To borrow the phraseology of art history, this debut fantasy is recognisably school of Potter. Most of the action takes place in a school of magic, not unlike Hogwarts. Our hero, Casander, is the Foretold destined to defeat the Master of All, a demonic figure not unlike he whose name cannot be spoken. There are a pair of silver haired, blue-eyed bullies. And so on. However, P.A. Staff does ring some changes. Casander shares a rare neurological condition with the author which causes sudden spasms in his limbs – his ‘funny leg’ – and he finds friendship among a group of children known as the ‘Abnormies’ who do not fit into the usual categories of the magical powers of the other children in the school. An afterword to the novel explains that the book was ‘created to tackle the universal themes of embracing your differences, conquering people’s perceptions of them, and learning to be your own hero who is neither held back nor defined by them.’ And the story carries the message lightly, entertainingly, and effectively. In what might be the first in a series, a lot of time is spent in building the world of the Balance Lands, which, like Potter’s world, lives alongside our own, and, a la Potter, children will find plenty to amuse and intrigue them, mixed up with the everyday routines and challenges of school life. At the very end of the novel, there is a twist that it would be a pity to reveal but which suggests a different trajectory for the next book in the series, should there be one.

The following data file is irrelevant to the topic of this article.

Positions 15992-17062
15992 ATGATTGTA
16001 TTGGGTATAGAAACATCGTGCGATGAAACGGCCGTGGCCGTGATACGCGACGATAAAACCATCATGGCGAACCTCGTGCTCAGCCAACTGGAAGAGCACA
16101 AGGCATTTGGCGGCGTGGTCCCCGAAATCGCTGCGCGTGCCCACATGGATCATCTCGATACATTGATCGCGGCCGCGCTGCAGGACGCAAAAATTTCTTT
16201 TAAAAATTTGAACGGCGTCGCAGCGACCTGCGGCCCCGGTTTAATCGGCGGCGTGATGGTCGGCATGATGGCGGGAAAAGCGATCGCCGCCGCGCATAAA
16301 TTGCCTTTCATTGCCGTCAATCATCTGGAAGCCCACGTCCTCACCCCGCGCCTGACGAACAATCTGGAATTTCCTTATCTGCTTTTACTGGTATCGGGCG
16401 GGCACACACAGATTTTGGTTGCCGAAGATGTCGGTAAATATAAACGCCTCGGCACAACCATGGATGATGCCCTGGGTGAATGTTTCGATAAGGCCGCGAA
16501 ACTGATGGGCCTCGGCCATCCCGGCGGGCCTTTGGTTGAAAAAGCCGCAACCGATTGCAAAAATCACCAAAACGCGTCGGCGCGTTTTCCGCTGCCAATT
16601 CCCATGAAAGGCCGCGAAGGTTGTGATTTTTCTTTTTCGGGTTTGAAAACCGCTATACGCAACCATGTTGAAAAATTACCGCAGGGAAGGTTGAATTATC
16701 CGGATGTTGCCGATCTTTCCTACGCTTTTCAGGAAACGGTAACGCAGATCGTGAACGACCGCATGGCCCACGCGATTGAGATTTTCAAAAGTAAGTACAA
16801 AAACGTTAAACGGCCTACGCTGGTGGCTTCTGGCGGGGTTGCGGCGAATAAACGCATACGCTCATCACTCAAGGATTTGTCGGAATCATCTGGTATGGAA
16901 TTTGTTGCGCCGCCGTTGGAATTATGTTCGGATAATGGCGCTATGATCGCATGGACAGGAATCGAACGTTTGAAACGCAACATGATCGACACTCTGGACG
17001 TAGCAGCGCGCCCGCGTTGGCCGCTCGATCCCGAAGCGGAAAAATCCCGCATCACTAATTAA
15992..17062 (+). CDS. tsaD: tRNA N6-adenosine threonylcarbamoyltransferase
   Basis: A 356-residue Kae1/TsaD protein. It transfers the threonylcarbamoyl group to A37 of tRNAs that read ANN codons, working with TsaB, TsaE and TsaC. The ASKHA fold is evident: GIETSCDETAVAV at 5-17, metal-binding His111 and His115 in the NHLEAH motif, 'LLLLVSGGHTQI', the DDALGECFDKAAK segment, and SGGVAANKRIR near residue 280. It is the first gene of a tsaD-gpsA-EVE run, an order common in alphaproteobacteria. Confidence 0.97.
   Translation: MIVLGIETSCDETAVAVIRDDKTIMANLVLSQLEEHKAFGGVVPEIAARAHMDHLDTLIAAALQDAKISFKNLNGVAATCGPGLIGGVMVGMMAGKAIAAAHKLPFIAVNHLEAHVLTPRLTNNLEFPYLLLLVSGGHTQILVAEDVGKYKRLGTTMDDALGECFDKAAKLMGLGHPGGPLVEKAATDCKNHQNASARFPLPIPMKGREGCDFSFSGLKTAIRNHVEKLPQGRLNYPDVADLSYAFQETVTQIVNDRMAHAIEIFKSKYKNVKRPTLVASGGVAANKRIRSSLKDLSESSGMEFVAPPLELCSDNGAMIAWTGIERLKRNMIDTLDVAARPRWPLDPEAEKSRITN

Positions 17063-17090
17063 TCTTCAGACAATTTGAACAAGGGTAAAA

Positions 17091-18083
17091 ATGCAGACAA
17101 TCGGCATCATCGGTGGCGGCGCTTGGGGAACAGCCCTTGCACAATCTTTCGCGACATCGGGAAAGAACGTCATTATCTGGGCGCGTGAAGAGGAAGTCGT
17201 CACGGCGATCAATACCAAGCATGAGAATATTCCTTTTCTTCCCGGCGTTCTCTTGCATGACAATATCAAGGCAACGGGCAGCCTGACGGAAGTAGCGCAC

http://booksforkeeps.co.uk/wp-content/uploads/2020/12/bfklogo.png 0 0 Andrea Reece http://booksforkeeps.co.uk/wp-content/uploads/2020/12/bfklogo.png Andrea Reece2024-01-15 22:08:492024-01-15 22:10:09Casander Darkbloom and the Threads of Power